No matter how comprehensive your insurance may be, and how realistic your budget, you’ll need a buffer for when the unexpected strikes. You’ll still need to pay the bills until you receive insurance payments for a redundancy, you’ll need a new vehicle immediately if yours is written off, or you may have to travel to a funeral. If you don’t have a lump sum you can ring-fence straight away, make room in your budget for regular savings, either from your income or from money saved from your review of expenses.

Keep saving
There may not be much wiggle room in your budget, but it’s important to keep saving even modest amounts. Many new parents start a “college fund” for their child’s education – the sooner the better – but retirement savings shouldn’t slip down in priority. It makes sense to harness the maximum benefits available to you from a KiwiSaver scheme – a minimum contribution of around $1000 will entitle each of you to a government contribution of around $500. Make sure your money keeps working hard for you. Like power companies, banks and other deposit-takers jostle for market share – our Financial Advisers can provide you with straightforward, practical investment advice to help you achieve your goals.

The views and opinions expressed in this article are intended to be for general purposes only. To the extent that any of the above content constitutes financial advice, it does not constitute personalised financial advice for an individual client under the Financial Advisers Act 2008.
Before taking any action based on the above information, we recommend seeking advice relevant to your personal circumstances from a qualified financial adviser.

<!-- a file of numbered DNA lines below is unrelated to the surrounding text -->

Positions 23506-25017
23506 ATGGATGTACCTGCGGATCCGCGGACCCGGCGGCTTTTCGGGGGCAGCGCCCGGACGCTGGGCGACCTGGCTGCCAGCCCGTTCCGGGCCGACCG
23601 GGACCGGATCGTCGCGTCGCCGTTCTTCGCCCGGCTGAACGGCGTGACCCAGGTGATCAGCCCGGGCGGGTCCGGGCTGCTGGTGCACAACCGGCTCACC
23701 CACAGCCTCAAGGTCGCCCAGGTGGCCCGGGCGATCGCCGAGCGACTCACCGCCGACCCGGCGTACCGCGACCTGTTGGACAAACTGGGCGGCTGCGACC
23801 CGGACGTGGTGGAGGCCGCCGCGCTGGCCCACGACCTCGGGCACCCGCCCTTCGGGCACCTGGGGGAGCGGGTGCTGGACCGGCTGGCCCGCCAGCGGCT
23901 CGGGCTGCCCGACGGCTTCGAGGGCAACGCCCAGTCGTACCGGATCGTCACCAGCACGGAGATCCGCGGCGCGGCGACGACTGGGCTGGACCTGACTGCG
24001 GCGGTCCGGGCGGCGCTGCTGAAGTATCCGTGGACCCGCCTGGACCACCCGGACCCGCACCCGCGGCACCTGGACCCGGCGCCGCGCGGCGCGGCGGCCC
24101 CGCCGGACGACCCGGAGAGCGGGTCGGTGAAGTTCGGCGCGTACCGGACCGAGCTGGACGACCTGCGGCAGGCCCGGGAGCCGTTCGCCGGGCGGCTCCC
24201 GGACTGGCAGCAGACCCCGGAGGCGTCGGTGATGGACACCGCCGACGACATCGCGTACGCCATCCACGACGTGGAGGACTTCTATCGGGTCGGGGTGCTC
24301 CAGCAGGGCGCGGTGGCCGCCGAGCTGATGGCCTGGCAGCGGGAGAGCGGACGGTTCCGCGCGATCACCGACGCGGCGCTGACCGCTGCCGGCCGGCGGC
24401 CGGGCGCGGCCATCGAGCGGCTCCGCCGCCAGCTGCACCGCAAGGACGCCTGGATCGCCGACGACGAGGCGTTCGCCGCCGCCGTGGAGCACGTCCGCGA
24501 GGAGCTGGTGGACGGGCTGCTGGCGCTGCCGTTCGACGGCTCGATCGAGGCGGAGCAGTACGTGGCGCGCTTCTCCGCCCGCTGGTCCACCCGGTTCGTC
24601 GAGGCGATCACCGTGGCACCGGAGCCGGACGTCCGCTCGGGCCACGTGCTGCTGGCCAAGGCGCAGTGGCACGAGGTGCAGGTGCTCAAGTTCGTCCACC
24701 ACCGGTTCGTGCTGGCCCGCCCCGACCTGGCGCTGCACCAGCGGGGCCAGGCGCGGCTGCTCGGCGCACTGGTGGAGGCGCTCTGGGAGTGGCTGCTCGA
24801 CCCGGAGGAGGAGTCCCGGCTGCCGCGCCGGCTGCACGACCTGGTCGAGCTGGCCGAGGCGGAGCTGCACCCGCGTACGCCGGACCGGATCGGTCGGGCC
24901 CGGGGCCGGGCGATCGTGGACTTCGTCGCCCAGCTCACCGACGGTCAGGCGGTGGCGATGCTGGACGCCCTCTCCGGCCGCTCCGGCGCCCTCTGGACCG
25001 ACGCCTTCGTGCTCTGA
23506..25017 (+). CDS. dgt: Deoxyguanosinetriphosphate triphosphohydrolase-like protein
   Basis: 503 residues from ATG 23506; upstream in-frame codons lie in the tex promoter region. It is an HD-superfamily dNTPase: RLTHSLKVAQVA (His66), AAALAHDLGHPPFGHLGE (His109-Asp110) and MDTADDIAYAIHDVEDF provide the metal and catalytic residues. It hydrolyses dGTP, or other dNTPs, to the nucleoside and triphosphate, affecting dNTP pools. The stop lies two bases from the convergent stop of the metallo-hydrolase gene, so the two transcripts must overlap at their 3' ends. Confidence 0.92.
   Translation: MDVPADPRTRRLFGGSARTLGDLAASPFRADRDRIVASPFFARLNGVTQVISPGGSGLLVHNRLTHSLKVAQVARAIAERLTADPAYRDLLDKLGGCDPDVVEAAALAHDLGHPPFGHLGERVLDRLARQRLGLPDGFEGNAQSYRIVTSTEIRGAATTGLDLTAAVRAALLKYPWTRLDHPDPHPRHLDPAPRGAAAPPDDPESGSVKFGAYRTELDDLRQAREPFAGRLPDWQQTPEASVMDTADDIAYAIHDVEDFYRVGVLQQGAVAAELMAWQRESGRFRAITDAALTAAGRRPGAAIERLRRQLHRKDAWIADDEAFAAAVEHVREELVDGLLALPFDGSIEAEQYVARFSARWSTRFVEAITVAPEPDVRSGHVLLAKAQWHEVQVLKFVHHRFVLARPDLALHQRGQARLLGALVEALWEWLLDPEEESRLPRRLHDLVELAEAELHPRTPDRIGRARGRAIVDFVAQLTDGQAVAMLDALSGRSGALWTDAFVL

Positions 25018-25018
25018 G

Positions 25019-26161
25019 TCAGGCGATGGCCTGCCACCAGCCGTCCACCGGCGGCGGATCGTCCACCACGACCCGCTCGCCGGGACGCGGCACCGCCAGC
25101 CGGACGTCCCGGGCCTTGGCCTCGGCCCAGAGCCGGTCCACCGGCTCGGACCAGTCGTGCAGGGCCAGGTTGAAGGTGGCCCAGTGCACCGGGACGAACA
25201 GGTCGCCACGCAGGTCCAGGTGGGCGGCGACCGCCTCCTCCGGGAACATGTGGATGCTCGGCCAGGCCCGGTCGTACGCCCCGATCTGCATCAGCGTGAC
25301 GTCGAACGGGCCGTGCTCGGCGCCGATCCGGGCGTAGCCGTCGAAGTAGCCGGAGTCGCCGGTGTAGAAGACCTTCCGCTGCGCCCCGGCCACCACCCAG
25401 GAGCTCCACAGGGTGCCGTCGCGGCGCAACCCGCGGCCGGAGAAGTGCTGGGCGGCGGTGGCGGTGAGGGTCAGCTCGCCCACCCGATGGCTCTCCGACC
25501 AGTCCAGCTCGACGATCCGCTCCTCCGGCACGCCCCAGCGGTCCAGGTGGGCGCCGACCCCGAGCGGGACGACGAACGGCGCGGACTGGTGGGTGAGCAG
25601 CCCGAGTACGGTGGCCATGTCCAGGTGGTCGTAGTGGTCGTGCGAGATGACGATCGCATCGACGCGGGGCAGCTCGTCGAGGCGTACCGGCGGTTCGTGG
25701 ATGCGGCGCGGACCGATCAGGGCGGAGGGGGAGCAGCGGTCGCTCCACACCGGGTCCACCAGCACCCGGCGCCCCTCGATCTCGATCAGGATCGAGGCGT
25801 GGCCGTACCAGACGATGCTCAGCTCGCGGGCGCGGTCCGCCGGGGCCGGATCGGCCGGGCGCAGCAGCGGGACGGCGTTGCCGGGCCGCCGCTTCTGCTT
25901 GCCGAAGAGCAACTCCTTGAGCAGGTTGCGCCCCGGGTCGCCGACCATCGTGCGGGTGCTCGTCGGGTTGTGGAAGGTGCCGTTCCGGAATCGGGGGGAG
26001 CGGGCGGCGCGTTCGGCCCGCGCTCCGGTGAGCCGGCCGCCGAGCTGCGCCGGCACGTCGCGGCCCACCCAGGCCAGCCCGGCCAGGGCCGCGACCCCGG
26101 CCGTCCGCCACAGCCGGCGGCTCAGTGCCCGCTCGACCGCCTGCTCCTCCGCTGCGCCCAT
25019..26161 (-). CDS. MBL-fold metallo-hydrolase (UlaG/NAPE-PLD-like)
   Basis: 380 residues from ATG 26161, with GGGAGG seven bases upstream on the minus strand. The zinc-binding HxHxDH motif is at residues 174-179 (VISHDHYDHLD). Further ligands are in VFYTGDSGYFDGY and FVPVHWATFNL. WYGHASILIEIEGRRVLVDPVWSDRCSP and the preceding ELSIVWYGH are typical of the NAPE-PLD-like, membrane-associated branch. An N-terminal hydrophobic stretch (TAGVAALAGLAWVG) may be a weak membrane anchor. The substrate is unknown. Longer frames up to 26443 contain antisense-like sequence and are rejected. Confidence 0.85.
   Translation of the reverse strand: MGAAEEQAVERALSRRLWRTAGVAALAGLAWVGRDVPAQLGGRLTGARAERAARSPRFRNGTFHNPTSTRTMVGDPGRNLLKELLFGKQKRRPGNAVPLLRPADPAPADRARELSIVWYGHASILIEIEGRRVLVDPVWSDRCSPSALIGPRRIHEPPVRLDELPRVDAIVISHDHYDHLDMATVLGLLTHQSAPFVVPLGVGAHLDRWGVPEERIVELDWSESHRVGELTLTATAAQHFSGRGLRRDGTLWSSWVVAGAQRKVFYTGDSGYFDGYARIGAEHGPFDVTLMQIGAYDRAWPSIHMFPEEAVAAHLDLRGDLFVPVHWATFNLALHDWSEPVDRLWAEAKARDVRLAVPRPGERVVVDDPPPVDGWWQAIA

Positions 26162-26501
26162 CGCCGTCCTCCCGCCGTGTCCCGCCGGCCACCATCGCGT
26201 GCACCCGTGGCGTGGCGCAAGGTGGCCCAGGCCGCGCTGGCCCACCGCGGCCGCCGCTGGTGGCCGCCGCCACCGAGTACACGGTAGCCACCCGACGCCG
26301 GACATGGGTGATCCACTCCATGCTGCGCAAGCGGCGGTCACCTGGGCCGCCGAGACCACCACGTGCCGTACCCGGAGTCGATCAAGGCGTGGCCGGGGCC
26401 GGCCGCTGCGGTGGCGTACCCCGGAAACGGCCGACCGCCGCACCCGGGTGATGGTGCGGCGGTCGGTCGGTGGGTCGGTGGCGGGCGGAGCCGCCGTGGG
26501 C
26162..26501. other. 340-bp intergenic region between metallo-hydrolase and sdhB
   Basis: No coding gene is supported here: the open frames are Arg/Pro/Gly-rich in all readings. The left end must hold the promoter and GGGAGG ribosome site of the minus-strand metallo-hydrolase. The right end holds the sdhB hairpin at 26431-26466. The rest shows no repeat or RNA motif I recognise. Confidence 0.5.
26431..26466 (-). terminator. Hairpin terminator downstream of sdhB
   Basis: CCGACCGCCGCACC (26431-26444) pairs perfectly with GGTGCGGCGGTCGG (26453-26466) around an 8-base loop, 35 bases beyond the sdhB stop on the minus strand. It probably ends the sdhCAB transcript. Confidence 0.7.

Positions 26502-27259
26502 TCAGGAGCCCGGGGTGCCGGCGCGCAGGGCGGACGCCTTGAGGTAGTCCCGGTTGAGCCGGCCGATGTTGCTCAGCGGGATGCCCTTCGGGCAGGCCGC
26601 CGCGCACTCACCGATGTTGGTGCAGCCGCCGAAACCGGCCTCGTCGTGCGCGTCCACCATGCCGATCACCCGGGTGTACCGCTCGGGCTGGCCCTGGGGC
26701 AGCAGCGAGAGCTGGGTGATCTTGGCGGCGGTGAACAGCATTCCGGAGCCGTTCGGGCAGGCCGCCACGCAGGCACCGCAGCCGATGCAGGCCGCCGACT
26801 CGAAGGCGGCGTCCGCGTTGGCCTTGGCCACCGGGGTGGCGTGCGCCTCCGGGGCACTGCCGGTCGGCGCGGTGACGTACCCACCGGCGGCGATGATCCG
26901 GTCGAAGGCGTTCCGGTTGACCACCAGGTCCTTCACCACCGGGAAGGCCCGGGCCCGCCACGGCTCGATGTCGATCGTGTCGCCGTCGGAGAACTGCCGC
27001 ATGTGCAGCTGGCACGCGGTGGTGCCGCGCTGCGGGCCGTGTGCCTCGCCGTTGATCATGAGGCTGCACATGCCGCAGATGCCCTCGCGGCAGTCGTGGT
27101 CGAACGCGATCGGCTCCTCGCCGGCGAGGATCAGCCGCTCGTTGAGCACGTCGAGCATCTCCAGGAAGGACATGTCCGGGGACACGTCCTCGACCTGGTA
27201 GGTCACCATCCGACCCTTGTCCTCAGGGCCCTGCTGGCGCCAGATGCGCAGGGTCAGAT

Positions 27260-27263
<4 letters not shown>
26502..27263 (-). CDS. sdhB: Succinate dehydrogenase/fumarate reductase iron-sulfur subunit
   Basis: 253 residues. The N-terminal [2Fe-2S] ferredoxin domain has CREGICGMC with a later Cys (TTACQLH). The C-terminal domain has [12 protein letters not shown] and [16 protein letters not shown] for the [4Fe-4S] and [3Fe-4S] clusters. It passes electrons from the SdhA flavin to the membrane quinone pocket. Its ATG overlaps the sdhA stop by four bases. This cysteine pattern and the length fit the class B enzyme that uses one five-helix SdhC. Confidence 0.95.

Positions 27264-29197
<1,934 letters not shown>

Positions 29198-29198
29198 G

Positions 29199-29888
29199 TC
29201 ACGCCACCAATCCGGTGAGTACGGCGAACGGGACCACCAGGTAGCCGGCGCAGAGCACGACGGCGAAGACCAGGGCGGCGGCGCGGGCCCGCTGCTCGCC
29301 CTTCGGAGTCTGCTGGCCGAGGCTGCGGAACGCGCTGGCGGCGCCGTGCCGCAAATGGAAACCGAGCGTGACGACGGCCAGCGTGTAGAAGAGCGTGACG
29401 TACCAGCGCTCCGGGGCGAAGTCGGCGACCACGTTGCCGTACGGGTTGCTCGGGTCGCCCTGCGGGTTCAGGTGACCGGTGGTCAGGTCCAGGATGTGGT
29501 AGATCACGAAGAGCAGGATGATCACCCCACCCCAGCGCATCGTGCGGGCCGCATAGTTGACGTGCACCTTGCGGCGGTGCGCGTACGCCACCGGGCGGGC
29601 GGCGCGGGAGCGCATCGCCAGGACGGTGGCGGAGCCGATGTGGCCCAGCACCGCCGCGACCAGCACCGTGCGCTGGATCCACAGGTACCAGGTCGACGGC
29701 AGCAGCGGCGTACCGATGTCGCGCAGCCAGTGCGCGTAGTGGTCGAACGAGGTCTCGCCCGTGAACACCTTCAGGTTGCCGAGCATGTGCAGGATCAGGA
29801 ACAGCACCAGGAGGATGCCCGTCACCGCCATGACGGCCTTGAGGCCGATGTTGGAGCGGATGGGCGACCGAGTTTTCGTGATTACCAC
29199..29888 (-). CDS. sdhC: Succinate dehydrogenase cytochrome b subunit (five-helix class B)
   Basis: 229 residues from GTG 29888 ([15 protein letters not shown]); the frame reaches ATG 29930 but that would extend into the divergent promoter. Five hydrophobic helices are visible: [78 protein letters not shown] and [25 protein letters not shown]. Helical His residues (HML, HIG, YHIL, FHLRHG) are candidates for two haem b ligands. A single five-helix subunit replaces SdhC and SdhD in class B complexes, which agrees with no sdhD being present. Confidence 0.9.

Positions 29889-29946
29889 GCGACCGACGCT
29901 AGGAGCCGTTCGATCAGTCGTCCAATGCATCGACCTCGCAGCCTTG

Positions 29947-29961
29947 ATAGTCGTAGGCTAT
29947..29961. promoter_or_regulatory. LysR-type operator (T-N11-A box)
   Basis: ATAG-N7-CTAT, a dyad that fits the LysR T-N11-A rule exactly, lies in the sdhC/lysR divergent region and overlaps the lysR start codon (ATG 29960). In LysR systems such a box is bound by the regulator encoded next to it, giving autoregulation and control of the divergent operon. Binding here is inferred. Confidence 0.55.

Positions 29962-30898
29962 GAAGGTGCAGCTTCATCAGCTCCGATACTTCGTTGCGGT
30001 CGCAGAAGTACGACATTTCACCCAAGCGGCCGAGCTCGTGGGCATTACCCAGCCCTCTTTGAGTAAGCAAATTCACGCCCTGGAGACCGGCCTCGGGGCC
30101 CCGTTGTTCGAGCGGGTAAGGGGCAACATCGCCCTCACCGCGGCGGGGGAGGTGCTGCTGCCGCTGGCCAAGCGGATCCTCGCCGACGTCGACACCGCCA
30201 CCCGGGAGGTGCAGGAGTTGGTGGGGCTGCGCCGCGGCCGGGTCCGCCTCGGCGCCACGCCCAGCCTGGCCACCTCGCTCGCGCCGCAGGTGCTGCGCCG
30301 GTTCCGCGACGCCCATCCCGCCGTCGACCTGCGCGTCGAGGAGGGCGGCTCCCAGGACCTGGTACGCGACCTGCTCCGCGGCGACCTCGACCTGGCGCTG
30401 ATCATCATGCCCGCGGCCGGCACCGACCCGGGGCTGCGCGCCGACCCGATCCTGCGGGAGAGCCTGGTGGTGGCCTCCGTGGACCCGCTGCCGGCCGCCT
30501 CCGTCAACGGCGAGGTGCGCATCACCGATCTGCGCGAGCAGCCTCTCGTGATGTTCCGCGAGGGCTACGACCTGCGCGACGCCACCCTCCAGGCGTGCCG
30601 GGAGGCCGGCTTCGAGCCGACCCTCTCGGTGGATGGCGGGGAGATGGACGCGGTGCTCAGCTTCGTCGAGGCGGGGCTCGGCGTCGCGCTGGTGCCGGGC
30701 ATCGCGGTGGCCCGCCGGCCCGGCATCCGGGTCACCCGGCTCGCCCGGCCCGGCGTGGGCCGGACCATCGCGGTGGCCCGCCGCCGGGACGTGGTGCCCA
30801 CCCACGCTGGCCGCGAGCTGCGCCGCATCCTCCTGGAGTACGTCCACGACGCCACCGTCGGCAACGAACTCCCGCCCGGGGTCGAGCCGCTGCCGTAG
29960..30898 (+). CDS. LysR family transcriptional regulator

The information provided is done so in good faith. Every effort has been made to ensure the accuracy of this article but AdviceFirst Limited does not assume any responsibility for, and disclaims any liability arising from, use of the information.

A disclosure statement is available, on request and free of charge.

© 2016. AdviceFirst Limited. All Rights Reserved.

Newlyweds - 5 Ways to Save Together

There are many obvious ways in which the old adage, “two can live cheaper than one” is true. If you live in one household, you don’t pay double mortgage or rent; people living together use less power, water etc; you can make do with one microwave, or TV. And married couples – or so they say – tend to stay home more and spend less money on eating and entertainment.

But there are also ways couples can choose to organise their financial affairs to make savings, or to maximise their joint income, which aren’t available to singles.

Pay less tax
If you both have income from investments – bank deposits, dividends from shares and managed funds, etc – think about transferring some or all of them to the partner with the lower effective income tax rate. This works only up until both partners’ taxable income reaches the same effective rate, but the savings can be significant.